Gustav Klimt’s painting “Tod und Leben” is seen after activists from Last Generation Austria (Letzte Generation Oesterreich) poured oil on it at the Leopold Museum in Vienna, Austria, November 15, 2022.
Letzte Generation Oesterreich | via Reuters
On Tuesday, climate activists in Austria attacked a famous painting by Gustav Klimt with a black oily liquid, and then affixed one of them to glass protecting the frame of the painting.
Members of the group Last Generation Austria tweeted that they had targeted the 1915 painting “Death and Life” in Vienna’s Leopold Museum in protest of their government’s use of fossil energies.
After spilling liquid on the painting, which was not damaged, one of the activists was pushed away by a museum guard while another activist taped his hand to the glass above the frame of the painting.
The group defended the protest, saying in a tweet that it was protesting against “oil and gas exploration”, which it described as a “death sentence to society”.
In a video of the incident, which the group posted online, one of the activists can be heard shouting, “We’ve known about the problem for 50 years – we must finally act, or the planet will break.”
“Stop the destruction of fossil fuels. We are racing towards climate hell,” he added.
After the attack, police arrived at the museum and the black liquid was quickly cleaned from the glass protecting the painting, the Austrian News Agency reported.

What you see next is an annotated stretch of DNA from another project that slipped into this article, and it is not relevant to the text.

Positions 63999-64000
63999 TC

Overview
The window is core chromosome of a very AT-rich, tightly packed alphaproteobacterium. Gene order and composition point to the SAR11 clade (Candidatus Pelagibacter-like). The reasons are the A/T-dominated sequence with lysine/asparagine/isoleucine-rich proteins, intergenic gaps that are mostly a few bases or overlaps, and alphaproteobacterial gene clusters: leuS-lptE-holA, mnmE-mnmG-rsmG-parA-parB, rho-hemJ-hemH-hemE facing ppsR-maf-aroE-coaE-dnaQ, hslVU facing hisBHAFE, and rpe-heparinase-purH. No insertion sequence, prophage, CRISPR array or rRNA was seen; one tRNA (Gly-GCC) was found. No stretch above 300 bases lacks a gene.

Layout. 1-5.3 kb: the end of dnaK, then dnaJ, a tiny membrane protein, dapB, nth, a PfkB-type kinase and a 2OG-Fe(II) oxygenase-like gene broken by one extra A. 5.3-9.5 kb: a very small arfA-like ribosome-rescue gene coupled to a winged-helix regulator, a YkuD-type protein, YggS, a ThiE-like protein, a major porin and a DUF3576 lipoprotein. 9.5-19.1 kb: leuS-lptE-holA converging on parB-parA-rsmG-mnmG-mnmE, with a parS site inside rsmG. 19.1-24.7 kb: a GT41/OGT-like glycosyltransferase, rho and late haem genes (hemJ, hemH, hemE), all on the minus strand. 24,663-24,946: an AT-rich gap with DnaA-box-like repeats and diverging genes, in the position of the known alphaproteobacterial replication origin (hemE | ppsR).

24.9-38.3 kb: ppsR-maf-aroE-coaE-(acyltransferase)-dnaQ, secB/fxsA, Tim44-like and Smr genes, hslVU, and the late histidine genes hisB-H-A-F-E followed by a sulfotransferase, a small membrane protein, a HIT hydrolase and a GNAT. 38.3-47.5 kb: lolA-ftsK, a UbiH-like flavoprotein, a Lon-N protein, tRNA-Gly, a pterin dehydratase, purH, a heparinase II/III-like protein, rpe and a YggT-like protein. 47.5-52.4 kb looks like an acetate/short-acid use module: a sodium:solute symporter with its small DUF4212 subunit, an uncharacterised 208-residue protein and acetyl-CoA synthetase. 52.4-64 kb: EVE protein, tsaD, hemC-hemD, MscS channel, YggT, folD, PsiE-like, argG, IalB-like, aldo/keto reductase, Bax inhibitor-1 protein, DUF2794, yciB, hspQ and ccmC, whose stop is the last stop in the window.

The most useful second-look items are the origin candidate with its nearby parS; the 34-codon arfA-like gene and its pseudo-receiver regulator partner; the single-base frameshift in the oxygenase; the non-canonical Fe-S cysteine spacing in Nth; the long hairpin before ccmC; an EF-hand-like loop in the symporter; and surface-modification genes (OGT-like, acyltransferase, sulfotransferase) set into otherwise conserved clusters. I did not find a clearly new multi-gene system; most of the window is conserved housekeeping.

The agency stated that despite the strict controls at the entrance to the museum, the activists succeeded in getting the liquid inside by hiding it in a hot water bottle under their clothes.
The museum’s restoration team later said that although the painting itself was undamaged, the damage to the glass and security frame, as well as the wall and floor, was “obvious and significant,” APS reported.
Climate activists’ fears are justified, Hans-Peter Weiblinger, director of the Leopold Museum, told APA, “but attacking works of art is certainly the wrong way to implement the intended goal of preventing the expected climate collapse.”
He implored the group to find other ways to voice their concerns.
The Austrian Minister of Culture also expressed his understanding of the “concerns as well as the desperation” of the activists, but criticized the form of their protest.
Andrea Meyer said: “I don’t think such actions are purposeful, because the question arises whether they do not lead rather to a greater lack of understanding than to raise awareness of the climate catastrophe.”
“In my view, accepting the risk of irreversible damage to works of art is the wrong way to go,” the minister added. “Art and culture are allies in the fight against climate catastrophe, not adversaries.”
Klimt’s work is an oil on canvas painting in the Art Nouveau style depicting Death on the left side and a group of partially nude and embracing people on the right side. It is one of the latest pieces of art targeted by climate activists to draw attention to global warming.
Various activist groups have staged several demonstrations in recent months, including blocking streets and throwing mashed potatoes at a Claude Monet painting in Germany.
British group Just Stop Oil threw tomato soup into Vincent van Gogh’s “Sunflowers” exhibition at London’s National Gallery last month.
Just Stop Oil activists have also attached themselves to the frame of an early version of Leonardo da Vinci’s “Last Supper” at London’s Royal Academy of Art, and John Constable’s “The Hay Wain” at the National Gallery.
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